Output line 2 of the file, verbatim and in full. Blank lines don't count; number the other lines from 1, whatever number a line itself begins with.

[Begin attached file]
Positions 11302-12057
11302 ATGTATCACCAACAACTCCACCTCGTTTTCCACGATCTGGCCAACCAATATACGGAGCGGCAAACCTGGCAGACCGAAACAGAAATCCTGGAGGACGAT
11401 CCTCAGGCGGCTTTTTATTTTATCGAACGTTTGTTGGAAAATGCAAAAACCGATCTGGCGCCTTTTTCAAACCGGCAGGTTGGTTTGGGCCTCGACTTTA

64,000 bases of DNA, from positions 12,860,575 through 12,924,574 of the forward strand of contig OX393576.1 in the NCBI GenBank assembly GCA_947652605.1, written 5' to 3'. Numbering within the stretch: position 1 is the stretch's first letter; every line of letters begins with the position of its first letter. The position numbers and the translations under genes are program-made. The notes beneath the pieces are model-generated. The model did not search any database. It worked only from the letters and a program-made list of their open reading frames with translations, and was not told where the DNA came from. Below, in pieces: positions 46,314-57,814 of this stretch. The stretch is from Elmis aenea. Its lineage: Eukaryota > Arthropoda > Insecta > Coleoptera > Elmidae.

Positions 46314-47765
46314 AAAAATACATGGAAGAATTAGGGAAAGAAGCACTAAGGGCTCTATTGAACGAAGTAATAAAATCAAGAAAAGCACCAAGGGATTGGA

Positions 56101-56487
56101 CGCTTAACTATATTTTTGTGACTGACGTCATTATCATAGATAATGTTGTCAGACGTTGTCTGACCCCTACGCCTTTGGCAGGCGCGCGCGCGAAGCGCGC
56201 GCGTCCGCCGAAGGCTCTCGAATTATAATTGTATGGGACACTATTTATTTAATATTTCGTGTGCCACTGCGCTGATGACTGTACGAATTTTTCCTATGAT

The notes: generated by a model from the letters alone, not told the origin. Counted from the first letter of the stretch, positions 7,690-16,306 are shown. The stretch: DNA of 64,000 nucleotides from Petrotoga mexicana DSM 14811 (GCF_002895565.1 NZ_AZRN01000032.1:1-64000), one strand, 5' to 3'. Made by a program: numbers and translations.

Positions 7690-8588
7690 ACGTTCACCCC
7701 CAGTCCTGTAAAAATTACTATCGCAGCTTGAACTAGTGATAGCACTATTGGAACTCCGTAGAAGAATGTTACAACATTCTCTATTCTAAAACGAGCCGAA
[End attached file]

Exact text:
11302 ATGTATCACCAACAACTCCACCTCGTTTTCCACGATCTGGCCAACCAATATACGGAGCGGCAAACCTGGCAGACCGAAACAGAAATCCTGGAGGACGAT